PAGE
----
The Office of the National Rail Safety Regulator (ONRSR) is now working with Queensland Rail (QR) to help reduce the number of signals passed at danger incidents across the state.
The national safety body will oversee the activities of QR’s SPAD Prevention Taskforce, and will provide advice and proposed actions in relation to SPAD prevention strategies.
A signal passed at danger is defined as an occurrence where a train passes a signal displaying a stop indication without the authority to do so.
There was a slight increase in in the rate of SPADs on Queensland’s network between July 2017 to January 2018. However, the implementation of initiatives by the Prevention Taskforce since February 2018 has stabilised the trend: the SPAD rate per million train kilometres has gone down from 2.53 in January to 2.40 in May.
State transport minister Mark Bailey said the ONRSR would help the Taskforce build on the initiatives already in place to reduces SPADs.
“The SPAD Taskforce has already progressed a number of initiatives including increased one on one engagement with train drivers by management to ensure we’re communicating with staff the importance of SPAD awareness and a new toolbox talk has been rolled out for network control officers to ensure they play their part in SPAD prevention,” Bailey said.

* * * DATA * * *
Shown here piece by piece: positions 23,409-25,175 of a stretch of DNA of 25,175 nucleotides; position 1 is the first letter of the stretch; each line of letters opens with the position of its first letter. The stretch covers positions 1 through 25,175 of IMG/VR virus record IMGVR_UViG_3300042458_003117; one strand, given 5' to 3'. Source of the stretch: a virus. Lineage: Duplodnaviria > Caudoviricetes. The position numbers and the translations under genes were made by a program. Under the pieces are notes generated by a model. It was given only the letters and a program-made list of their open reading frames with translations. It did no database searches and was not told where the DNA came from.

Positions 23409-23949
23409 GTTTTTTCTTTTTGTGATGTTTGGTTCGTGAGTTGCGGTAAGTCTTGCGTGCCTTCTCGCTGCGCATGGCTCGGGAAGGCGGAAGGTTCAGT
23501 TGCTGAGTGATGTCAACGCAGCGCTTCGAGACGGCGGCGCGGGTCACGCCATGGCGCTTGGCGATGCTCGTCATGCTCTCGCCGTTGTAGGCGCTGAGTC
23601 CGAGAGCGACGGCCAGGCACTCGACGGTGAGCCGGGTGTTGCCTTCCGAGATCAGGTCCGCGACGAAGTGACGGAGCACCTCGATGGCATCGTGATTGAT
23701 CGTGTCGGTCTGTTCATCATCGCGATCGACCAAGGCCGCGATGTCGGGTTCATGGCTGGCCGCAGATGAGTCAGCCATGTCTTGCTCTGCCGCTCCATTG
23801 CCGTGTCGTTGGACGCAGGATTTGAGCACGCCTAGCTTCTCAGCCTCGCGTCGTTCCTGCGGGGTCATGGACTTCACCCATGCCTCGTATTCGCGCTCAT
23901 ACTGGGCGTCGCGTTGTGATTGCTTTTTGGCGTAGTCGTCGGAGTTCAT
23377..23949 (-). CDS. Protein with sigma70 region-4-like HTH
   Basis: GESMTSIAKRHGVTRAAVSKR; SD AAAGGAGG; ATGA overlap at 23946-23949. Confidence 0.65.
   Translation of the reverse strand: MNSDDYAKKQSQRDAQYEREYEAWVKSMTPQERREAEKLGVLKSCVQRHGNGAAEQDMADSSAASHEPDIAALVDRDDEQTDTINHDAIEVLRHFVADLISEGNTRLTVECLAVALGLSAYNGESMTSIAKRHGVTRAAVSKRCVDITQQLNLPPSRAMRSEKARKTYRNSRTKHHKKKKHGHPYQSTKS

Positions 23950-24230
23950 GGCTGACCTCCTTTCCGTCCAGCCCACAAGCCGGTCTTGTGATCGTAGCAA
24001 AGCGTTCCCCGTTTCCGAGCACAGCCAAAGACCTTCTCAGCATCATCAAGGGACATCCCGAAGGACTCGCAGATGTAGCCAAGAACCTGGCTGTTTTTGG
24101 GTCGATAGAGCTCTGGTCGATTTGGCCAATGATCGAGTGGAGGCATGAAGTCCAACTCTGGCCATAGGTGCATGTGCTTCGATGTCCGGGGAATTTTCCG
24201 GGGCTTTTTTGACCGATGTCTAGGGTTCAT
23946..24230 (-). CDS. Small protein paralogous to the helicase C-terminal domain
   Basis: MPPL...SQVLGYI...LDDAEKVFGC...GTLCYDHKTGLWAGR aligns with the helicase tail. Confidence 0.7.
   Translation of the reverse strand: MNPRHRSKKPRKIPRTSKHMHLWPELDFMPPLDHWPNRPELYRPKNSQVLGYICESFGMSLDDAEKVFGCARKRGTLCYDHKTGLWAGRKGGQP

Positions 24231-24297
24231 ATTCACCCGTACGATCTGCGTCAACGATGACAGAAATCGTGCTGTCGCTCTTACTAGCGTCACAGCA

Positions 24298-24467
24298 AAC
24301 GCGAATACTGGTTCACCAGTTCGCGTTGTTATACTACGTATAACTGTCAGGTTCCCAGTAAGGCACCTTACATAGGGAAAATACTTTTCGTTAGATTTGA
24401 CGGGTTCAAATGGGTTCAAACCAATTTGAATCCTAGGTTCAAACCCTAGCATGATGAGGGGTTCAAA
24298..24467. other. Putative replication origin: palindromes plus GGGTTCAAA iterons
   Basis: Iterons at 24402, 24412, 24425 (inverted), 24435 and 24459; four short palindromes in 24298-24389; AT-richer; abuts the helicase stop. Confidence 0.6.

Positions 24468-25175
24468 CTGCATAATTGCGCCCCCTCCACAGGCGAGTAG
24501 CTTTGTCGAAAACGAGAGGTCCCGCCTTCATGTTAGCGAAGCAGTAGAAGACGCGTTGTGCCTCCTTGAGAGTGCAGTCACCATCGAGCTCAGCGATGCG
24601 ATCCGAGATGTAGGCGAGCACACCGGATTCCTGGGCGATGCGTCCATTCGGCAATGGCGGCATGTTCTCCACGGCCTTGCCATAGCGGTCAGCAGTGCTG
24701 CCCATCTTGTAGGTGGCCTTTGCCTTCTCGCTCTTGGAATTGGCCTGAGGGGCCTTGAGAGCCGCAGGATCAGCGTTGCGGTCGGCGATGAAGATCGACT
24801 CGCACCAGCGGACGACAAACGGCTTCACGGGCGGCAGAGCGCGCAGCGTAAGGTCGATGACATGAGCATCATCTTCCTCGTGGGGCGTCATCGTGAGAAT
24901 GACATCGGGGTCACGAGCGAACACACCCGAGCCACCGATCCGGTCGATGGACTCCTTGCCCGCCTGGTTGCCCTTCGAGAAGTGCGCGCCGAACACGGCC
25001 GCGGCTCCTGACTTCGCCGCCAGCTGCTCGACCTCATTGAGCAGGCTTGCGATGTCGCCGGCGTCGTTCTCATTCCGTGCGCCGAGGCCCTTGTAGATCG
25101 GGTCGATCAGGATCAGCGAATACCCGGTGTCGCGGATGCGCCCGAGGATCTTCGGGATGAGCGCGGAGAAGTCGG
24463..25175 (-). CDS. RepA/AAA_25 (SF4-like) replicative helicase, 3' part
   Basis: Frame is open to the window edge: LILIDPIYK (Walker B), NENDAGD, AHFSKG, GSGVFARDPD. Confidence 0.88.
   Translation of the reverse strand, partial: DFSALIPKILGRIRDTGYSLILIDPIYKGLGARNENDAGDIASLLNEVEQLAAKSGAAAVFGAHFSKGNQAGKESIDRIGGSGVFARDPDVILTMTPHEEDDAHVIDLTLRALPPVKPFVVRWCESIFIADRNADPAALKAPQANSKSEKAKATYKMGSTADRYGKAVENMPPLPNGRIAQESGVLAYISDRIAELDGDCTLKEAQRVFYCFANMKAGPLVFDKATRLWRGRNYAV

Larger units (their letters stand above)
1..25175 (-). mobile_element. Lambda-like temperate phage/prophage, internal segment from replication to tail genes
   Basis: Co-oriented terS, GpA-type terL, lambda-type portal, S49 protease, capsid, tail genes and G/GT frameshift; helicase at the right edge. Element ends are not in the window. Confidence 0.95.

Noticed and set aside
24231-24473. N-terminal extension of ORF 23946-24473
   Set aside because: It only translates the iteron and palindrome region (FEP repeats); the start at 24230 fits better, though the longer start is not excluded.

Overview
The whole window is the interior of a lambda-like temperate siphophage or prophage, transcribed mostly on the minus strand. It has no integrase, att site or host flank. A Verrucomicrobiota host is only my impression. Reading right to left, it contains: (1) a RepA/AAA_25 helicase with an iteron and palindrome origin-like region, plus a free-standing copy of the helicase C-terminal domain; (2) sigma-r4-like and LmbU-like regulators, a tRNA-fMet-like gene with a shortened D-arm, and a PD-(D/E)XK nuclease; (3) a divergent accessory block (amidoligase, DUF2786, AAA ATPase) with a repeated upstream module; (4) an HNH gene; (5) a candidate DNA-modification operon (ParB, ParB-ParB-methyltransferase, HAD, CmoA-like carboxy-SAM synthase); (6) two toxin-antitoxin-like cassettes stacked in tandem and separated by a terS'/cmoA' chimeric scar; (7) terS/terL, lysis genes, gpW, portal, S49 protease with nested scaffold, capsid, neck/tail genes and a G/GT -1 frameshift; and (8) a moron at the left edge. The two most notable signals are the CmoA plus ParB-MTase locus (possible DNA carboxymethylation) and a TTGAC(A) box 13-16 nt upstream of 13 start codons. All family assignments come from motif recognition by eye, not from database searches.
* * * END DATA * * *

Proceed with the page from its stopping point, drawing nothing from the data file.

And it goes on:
“Through regular reviews of signalling infrastructure and SPAD data, Queensland Rail also recently identified an opportunity to improve the safety of signalling at Normanby, through the installation of a permanent yellow signal to be installed at the location to reduce the likelihood of drivers misreading the signals over the curved section of track. This work is expected to be completed in October 2018.”
Future initiatives to be implemented include improvements to post-SPAD analysis and management, the establishment of mandatory competency assessments for drivers at 18-month intervals, and use of historical SPAD investigation data to improve coaching and performance improvement.
The government also expects that the European Train Control System (ETCS) – which features automated engineering controls that stop trains from moving beyond the limits of their authority – in Brisbane’s inner-city network from late 2019 onwards will effectively eliminate SPAD risk in the area.
“Overall SPAD rates remain low, however we want to take every precautionary measure available to us to prevent these incidents from occurring,” Bailey said.
“Dedicated resources are allocated to Queensland Rail’s SPAD Prevention Taskforce in order to accelerate the implementation of priority initiatives, based on detailed SPAD investigations, research, benchmarking, and industry best practice.”